Morris: Tournaments determine champions, not conference strength

April 2, 2014 

USC coach Frank Martin applauds a play during a game in January at Colonial Life Arena.

TRACY GLANTZ — tglantz@thestate.com

FRANK MARTIN talked throughout the SEC men’s basketball regular season about the bad rap the league was getting. It was a strong conference, he insisted, despite having one team ranked in the Top 25 by the close of the regular season.

So, now we are to believe that Martin was right all along since Florida and Kentucky of the SEC are among the four teams still playing for the national championship.

Meanwhile, Dawn Staley mentioned on occasion during the women’s basketball regular season how strong the SEC was because of its quality depth. Having Tennessee (No. 3), South Carolina (8), Kentucky (11) and Texas A&M (14) in the final Top 25 poll supported her claim.

So, now we are to believe that Staley was blowing smoke, the league was overrated because not one team reached the Final Four, and two of the team’s that fell short – Tennessee and USC – entered the NCAA tournament as No. 1 seeds.

My sense is that we should have believed Staley all along, not Martin.

The strength of a conference in any sport, whether it be football, baseball, basketball, water polo or sand volleyball should be judged on the regular season, not on a few games in the postseason. A conference with top to bottom strength should also weigh more heavily in the discussion than one that features a couple of national championship contenders.

As long as college athletics have been divided into conferences, which is pretty much forever, discussions have existed about which one is stronger than another. Some conferences have long been powers in a specific sport, such as the Big Ten and SEC in football, the ACC and Big East in basketball, and the SEC and Pacific-12 in baseball.

For the most part, those labels carry from year to year. Then, when another conference wins a national title in a sport usually dominated by one, the newcomer to the championship scene attempts to claim a measure of supremacy.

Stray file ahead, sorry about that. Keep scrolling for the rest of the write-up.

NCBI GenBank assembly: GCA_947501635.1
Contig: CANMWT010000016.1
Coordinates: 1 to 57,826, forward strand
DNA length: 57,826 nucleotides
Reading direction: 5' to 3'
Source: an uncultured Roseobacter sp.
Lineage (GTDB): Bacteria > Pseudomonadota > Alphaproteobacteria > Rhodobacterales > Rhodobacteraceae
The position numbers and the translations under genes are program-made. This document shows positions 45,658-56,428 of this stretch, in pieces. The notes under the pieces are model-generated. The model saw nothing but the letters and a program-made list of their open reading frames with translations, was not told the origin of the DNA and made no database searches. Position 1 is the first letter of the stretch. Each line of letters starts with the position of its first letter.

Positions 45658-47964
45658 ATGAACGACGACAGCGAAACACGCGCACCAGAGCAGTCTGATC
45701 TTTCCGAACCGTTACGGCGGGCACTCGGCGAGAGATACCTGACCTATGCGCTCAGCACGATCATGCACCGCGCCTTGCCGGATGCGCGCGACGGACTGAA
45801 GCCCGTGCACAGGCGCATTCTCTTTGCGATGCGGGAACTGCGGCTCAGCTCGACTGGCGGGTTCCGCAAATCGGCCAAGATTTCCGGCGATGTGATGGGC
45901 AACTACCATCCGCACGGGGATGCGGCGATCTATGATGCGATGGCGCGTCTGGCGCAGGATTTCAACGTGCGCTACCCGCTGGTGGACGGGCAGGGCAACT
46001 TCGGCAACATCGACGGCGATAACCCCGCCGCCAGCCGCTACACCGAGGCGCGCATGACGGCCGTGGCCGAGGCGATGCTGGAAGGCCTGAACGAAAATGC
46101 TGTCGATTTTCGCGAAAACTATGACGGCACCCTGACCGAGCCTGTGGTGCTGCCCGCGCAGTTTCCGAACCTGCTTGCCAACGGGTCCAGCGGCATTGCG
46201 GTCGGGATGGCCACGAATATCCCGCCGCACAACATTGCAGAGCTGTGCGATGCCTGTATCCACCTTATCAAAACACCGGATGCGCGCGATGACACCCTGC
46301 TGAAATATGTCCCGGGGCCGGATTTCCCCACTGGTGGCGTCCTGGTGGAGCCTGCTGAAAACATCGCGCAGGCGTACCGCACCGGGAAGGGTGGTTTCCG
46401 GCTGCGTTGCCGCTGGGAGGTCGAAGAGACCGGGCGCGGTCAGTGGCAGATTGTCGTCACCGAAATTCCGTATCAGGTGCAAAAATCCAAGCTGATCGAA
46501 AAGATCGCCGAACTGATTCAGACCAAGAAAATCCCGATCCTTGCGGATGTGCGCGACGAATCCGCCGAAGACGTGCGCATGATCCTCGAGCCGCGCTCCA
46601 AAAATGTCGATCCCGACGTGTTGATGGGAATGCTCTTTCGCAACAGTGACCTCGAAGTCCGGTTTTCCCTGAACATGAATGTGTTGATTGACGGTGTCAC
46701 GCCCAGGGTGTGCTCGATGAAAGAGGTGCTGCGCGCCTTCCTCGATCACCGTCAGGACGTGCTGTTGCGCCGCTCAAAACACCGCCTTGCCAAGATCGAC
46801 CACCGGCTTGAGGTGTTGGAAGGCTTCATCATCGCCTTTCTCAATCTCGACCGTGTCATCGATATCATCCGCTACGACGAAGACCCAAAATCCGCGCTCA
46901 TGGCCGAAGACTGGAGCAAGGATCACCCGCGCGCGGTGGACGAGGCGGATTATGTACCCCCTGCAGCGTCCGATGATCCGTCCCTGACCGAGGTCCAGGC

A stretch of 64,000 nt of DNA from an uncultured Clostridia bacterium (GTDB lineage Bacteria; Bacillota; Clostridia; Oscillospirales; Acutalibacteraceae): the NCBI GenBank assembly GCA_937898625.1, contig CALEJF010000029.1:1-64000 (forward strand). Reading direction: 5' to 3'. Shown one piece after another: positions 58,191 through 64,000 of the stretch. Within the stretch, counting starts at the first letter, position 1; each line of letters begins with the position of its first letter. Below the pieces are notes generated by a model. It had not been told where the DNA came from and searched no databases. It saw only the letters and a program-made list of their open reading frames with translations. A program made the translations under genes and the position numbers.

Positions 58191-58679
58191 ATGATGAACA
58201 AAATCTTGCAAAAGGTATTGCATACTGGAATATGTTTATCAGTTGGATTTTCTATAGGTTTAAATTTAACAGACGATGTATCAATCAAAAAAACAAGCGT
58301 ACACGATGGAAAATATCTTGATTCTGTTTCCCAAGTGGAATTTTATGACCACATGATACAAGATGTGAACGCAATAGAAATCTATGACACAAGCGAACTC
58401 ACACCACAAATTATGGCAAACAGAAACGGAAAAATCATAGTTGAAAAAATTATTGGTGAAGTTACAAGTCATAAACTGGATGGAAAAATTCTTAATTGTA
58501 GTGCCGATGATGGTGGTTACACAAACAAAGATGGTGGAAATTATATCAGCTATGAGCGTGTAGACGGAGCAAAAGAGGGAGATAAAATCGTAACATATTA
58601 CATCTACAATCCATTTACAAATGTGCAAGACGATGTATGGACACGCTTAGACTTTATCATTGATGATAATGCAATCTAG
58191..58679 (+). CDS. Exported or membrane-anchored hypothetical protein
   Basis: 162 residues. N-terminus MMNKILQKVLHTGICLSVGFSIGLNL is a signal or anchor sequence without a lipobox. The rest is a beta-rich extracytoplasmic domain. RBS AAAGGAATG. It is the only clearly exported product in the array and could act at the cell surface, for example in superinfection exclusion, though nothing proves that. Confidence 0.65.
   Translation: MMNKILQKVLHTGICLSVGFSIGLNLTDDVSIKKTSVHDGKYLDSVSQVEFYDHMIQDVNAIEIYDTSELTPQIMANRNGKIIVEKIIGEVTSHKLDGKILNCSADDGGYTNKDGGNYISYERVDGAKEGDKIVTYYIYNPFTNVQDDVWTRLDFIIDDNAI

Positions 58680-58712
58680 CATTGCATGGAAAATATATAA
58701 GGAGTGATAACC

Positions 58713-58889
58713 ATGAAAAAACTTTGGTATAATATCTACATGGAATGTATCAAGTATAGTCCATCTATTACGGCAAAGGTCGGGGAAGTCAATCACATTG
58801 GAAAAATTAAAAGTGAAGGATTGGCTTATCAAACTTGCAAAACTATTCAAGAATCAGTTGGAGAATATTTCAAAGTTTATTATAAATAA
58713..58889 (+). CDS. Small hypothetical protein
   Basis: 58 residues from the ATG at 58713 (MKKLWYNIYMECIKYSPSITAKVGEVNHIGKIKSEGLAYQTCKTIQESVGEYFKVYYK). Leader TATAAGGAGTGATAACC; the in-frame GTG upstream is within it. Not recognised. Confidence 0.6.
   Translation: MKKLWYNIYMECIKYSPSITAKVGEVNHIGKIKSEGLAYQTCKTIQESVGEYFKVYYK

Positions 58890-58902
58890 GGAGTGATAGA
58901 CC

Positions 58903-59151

That is precisely what happened this past college football season. The SEC is widely regarded, year-in and year-out, as the most powerful football conference in the country. Few would argue with that since six to eight teams annually are considered among the top teams in the land. That the SEC won seven consecutive national titles only solidified its standing.

Florida State of the ACC snapped that streak this past season. Yet even the staunchest of ACC fans knew better than to claim ACC supremacy over the SEC based on that championship. The Florida State title did not change the ACC’s reputation for being top-heavy in football with seldom more than two teams considered among the nation’s best.

The same holds true for SEC men’s basketball. Florida, the nation’s top-ranked team and the No. 1 seed entering the NCAA tournament, is the favorite to claim the SEC’s fourth national title since 2006. The Gators won back-to-back crowns in 2006 and 2007, and Kentucky claimed the title in 2012.

Again, just like the ACC in football, the SEC should not waste any breath trying to persuade anyone it is the best league in men’s college basketball. A tournament run to the title says more about getting hot at the right time than it does about the strength of a conference.

Rpiratings.com ranked the SEC seventh among men’s basketball conferences this season. Interestingly enough, the top-ranked conference, the Big 12, does not have a team in the Final Four. How bad was the SEC? Six of the league’s 14 programs were ranked 120 or below. That is not a strong conference.

By contrast, in women’s basketball, the same ranking service has the SEC as the top league in the country with seven teams among the top 47. At the bottom, Missouri (104) and Mississippi (157) were below the 100 mark. That is a strong conference.

Billy Donovan, the highly successful Florida men’s coach, said during the NCAA tournament that a conference should not be judged too harshly by some of its early season, non-conference losses. He was speaking of Auburn’s loss to Northwestern State, USC’s to USC Upstate and Texas A&M’s to North Texas, among others.

Donovan’s point was that teams get better as the season progresses. Tennessee and Kentucky are the best examples of that, with both teams playing top-level basketball when it counted in the postseason.

But even with those comments, Donovan was smart enough to back away and lend some perspective on a league’s strength.

“I would say this: Just because certain league teams get knocked out early (in the NCAA tournament) doesn’t mean the league is overrated,” he said during the NCAA tournament. “And because a league really, really advances in the tournament doesn’t mean the league is great.”

Exactly. The strength of a conference, in men’s or women’s basketball, is determined by how well it plays during the regular season. Tournaments are left to determine champions, not strength of a league.

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